Recently, at the direction of the human resources director and city manager, the Budget and Research Department conducted a class and comp study of the Police Department to determine where our officers ranked in regard to hourly pay with our peers in the Valley. The outcome of that study determined that our overall compensation was not completely out of line; however, our hourly rate was significantly lower than most of all the other Valley agencies. A significant amount of our compensation was in the form of Career Enhancement Pay and Performance Enhancement Pay (longevity).
The HR director, David Mathews, had discussed with PLEA about the possibility of rolling CEP into the base wage in addition to the City increasing the pay steps for all officers so that our hourly rate would be more competitive. I told Mathews that it would be considered so long as all officers currently participating in CEP would be given credit for the step that they had worked so hard to obtain. Several months later, he presented us with the first iteration of the revised pay plan.
This new pay scale makes us not only competitive in a time when officers are most needed, but now the market leader in the state.
Mathews explained that not only would each Unit 4 member be given credit for their current CEP step, but they would also be given credit for their current longevity. He told us that Budget and Research had established an all-new pay scale with Steps 1 through 9 and laid out how each officer would be placed within it. We expressed concern over the fact that officers were not being transferred to the new pay scale at the same step that they were at currently. We were told that no one was going to be making less than what they were currently making. In addition, Mathews told us that the goal of the City was to compensate our police officers at a rate at approximately 10% higher than all other police officers in the state. Their initial scale had not considered the most current and pending contracts from other cities in the Valley. Being a part of the Arizona Police Association, PLEA already had access to the leadership of those organizations, and thus those pending contracts were able to be obtained and provided to Mathews. After taking that new information into consideration, and continued discussions about the implementation date of the new pay scale, it was presented to PLEA leadership and the membership via Zoom informational meetings.
The City Council approved the restructuring as presented at the council meeting held on June 15. It will go into effect on August 8.
Understand that this change in the pay ordinance was not something PLEA negotiated. The only thing the City needed PLEA to agree to was to roll CEP into the base wage, which has been encouraged by the membership for years. However, because of the positive working relationship we have with Mathews, we were able to have some influence over several things regarding the compensation at the actual steps and the timing of the implementation. Regardless, the City was moving forward with this new pay step reorganization. If we chose not to roll CEP into the base wage, each step would have been reduced by $7,613.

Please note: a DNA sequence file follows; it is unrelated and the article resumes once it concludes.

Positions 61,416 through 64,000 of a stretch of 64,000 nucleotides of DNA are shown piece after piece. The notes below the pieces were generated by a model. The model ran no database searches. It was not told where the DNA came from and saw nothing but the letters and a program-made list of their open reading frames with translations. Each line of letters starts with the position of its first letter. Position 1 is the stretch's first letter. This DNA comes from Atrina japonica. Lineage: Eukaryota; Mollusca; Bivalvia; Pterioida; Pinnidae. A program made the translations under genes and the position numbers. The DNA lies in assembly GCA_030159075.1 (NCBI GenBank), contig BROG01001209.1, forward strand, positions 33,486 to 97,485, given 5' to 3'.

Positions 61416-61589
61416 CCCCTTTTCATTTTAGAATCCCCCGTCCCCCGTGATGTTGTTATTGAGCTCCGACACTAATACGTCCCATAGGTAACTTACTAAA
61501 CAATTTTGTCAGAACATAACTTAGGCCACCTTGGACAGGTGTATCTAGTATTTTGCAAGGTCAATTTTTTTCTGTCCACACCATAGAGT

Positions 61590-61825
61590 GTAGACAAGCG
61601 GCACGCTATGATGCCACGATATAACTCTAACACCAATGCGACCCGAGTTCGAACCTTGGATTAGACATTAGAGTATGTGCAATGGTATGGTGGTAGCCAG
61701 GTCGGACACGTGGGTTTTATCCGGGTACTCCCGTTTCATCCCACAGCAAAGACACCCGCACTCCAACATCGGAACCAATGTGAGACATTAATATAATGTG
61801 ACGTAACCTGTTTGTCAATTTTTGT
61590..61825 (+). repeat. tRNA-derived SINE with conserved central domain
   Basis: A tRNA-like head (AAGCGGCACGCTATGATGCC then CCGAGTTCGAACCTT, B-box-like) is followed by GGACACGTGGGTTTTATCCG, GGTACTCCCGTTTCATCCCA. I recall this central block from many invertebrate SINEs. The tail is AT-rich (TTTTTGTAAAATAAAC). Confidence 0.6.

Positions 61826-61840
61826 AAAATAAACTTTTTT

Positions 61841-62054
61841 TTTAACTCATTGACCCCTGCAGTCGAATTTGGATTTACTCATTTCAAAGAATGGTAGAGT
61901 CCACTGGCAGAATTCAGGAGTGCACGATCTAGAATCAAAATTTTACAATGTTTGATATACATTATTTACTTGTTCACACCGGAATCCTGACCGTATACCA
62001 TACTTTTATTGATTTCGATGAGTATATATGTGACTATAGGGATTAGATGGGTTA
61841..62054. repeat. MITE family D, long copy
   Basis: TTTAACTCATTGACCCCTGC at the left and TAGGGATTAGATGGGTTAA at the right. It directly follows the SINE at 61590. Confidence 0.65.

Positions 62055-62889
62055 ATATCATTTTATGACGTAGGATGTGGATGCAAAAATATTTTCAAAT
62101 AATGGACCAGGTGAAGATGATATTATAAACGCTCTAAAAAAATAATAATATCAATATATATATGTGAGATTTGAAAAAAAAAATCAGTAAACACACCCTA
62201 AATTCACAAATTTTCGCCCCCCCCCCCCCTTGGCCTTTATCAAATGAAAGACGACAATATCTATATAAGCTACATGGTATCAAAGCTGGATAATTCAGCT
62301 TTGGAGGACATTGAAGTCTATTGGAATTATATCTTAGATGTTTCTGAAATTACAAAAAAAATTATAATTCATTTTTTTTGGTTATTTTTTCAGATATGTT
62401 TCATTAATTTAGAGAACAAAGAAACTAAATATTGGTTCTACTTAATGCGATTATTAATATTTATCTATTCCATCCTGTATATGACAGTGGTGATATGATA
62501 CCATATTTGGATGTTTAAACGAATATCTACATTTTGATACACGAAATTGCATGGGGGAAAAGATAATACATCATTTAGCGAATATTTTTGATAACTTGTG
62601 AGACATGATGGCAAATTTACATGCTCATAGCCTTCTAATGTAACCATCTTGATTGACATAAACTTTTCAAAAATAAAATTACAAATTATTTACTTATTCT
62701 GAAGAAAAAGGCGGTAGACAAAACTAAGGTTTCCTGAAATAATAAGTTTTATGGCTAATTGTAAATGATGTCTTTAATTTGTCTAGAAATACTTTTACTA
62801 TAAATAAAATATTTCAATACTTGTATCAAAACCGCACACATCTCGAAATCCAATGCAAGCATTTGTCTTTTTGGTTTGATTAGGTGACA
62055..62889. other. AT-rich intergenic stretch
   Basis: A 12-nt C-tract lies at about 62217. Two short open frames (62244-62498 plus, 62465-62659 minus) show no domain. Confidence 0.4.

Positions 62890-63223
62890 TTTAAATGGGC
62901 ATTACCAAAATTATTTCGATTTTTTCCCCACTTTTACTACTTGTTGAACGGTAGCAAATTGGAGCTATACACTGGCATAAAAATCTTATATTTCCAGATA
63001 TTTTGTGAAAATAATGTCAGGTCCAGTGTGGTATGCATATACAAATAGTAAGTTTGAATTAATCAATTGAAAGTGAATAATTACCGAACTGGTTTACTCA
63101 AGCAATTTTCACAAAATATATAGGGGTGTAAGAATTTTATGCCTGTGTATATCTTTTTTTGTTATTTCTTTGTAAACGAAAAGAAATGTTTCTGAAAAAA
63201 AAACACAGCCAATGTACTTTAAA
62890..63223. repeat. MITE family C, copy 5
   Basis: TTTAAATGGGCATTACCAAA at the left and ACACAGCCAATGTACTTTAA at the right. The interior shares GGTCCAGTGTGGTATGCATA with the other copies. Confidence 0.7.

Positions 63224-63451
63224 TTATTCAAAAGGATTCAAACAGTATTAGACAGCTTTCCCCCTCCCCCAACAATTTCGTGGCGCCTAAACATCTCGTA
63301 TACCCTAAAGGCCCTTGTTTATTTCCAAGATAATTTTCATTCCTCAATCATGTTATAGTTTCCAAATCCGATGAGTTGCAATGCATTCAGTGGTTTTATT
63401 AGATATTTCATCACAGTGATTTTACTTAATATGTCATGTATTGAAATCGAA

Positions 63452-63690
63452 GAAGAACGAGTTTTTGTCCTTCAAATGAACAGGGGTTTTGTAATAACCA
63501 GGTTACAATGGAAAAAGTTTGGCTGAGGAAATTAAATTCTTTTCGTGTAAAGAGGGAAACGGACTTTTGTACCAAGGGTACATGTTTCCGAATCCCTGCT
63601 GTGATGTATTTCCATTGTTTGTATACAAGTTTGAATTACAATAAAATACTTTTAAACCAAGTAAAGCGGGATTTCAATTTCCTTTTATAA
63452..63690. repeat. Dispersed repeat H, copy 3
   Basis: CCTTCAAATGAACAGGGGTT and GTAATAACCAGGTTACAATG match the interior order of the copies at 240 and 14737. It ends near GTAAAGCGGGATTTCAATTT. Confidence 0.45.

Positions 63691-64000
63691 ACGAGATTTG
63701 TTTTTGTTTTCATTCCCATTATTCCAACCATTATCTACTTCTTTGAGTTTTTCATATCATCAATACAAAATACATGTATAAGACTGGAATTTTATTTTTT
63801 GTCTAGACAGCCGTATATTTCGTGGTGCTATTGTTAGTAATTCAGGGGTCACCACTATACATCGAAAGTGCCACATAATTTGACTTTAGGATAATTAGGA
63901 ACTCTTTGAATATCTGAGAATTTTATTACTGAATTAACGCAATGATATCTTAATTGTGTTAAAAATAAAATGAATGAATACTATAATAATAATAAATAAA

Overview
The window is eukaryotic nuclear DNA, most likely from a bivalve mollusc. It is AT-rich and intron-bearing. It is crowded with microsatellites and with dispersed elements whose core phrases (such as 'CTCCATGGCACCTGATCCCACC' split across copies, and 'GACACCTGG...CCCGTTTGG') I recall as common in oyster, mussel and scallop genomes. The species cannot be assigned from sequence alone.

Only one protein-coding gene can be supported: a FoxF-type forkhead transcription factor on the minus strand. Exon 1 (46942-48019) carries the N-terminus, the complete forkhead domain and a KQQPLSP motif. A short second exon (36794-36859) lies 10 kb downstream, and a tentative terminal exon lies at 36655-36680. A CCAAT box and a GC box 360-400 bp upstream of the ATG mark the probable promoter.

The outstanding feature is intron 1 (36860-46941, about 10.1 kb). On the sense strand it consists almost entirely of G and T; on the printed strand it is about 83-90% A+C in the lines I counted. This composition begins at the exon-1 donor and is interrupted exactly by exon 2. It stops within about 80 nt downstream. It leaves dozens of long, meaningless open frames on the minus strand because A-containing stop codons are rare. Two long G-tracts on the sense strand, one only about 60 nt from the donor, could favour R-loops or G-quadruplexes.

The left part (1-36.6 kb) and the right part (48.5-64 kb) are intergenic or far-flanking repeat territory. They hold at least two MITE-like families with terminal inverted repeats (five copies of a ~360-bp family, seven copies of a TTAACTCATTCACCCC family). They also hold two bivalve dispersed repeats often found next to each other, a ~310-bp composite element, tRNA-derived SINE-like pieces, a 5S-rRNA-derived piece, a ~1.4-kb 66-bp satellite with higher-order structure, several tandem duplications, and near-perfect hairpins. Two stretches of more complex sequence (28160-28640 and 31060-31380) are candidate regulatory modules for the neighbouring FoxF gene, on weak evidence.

This new pay scale makes us not only competitive in a time when police officers are most needed, but now the market leader in the state. Our Department has never experienced the extreme staffing crisis that we currently find ourselves in. We have been routinely losing experienced officers to surrounding jurisdictions as well as an untold number of applicants to other cities due to the pay scale.
In addition, the most senior officers within the Department are guaranteed at least two and a half years of wage increases as the country experiences a huge financial crisis.
Is this new plan perfect and how we would have preferred it implemented? Not exactly, however, we are encouraged that Mathews recognized that the hourly rate we were at currently was not competitive and made a point to come up with a plan to fix it.
Moving forward, as we gear up for negotiations that begin in January 2023, we can now focus our efforts on ancillary compensation. For example, larger payouts of sick leave upon retirement, increasing the standby pay along with night and weekend differentials, potential health benefits after retirement and a host of other things. Items that have not been considered in decades, as any increase to our overall package was routinely applied to our hourly rate. We now have the ability to address these other items of compensation.
Overall, I believe that PLEA has never been in such an advantageous position. Don’t believe for a second that I feel the only reason we were having trouble with retaining officers and detectives was all about compensation. While it is an important piece of the overall puzzle, the lack of support most feel from City government and the Department is a huge contributing factor. While the compensation piece has been addressed, it is now time to start changing the narrative. It is time for City and Department leadership to stand up and express their support publicly for the brave men and women of the Phoenix Police Department. It is time for the larger community of supporters, who we know are out there, to become more boisterous to drown out the small group of critics. Contrary to the negative rhetoric that seems to get all the coverage by the media, the officers and detectives of the Phoenix Police Department are second to none. I have proudly served with some of the finest, most kindhearted people on the planet.